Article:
Interested in becoming a certified nurse anesthetist? Just looking at different nursing specialties? Great news! You’ve come to the right place. Nurse anesthetists play a very important role in the medical world, but most people aren’t as familiar with the career path as they are with that of a registered nurse or a nurse practitioner.
Working as a CRNA is very rewarding and can be both challenging and exciting. It’s a specific nursing specialty that does require additional schooling, but it isn’t the same as a general anesthetist or a physician. While your path to becoming a CRNA will start similarly to that of any other registered nurse, it diverges shortly after so you can become a professional in your field.
What are the Educational Requirements to Become a CRNA?
The first steps to becoming a CRNA begin with your schooling. Like all nursing specialties, you’ll need to complete a degree in nursing before you can begin focusing your studies on nursing anesthesia.
Here are the steps to follow to become a CRNA:
1. Earn your Bachelor of Science in Nursing (BSN)
While it’s possible to become a registered nurse without a BSN, it isn’t possible to continue your education without one.
Your first step to becoming a CRNA is to successfully complete your BSN at any university you deem fit. In some BSN programs, you may be able to start specializing in your studies before you graduate, though this isn’t always the case. It will depend on your school and the types of programs they offer.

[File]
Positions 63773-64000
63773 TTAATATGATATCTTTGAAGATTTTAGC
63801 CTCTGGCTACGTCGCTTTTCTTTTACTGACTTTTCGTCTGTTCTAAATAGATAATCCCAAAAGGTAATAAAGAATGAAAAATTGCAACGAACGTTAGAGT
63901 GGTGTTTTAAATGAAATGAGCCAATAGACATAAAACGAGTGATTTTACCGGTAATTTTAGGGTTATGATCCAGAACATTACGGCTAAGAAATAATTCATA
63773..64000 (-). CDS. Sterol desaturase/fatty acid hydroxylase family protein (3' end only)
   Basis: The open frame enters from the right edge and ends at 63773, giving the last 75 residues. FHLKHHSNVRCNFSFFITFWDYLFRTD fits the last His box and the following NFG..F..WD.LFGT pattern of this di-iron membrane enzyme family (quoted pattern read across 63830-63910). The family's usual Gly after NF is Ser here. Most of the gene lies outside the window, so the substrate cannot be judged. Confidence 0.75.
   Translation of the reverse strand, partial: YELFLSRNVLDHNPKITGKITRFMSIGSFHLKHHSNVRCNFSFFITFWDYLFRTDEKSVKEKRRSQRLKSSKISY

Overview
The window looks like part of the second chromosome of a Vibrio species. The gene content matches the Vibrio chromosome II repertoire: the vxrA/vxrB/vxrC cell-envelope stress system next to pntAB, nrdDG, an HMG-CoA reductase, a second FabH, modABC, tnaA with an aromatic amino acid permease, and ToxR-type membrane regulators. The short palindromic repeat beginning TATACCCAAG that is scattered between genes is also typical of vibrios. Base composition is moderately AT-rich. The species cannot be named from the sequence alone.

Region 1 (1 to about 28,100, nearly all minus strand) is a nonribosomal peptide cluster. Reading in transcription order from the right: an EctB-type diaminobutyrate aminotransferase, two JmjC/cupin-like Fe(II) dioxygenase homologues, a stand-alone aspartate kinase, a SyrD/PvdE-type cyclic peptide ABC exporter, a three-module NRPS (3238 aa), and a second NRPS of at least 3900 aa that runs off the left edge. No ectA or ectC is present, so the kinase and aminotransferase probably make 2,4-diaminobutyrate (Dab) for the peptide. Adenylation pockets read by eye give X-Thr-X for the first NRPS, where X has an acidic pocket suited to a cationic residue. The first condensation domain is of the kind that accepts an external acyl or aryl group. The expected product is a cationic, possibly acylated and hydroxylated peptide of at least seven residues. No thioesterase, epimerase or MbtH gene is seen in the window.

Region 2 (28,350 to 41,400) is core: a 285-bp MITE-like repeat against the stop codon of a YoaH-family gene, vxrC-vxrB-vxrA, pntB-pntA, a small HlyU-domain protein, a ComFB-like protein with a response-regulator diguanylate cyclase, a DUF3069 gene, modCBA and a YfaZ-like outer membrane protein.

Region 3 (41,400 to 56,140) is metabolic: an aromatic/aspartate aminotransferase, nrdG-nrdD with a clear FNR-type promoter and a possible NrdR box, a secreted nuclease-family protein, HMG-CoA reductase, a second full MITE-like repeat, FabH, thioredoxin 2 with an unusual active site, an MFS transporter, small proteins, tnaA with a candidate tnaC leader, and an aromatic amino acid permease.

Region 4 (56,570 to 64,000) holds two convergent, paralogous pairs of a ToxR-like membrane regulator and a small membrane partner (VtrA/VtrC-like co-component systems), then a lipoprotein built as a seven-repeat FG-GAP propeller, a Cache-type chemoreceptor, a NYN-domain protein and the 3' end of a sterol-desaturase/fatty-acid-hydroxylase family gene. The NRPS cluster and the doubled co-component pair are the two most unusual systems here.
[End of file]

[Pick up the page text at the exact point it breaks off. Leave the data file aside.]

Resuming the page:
2. Get Your License
It should come as no surprise that you’ll need a valid license in order to start your practice. While licensure requirements vary from state to state, you will always be required to pass the NCLEX-RN exam before you can obtain your license.
Make sure to look carefully into your state’s licensure requirements so that you don’t accidentally miss an important step or you fail to meet the specific requirements.
3. Gain Experience
With your BSN and license in hand, your next step is to work on gaining experience. It’s recommended that you work in a critical care unit for at least two years in order to gain the necessary experience for most CRNA programs.
Working in the ICU, an ambulatory center, or the emergency room is a good place to start gaining experience and work on meeting entry requirements for a CRNA program.
4. Earn Your Master’s in Nursing
Now it’s time to start really focusing on your specialty. Look for an accredited CRNA program in your state where you can earn your master’s degree (or doctorate if you’re really ambitious). Earning your master’s will usually take anywhere between 24 and 36 months, but the good news is that many programs will allow you to complete at least a portion of the coursework online.
Most programs will also include clinical work where you’re able to start getting involved in anesthesia.
5. Get Certified
Once you’ve finished your CRNA program, it’s time to get certified as a CRNA. This is done by taking the National Certification Examination. Most students successfully pass the exam on their first try, so don’t be too intimidated by having to take another exam.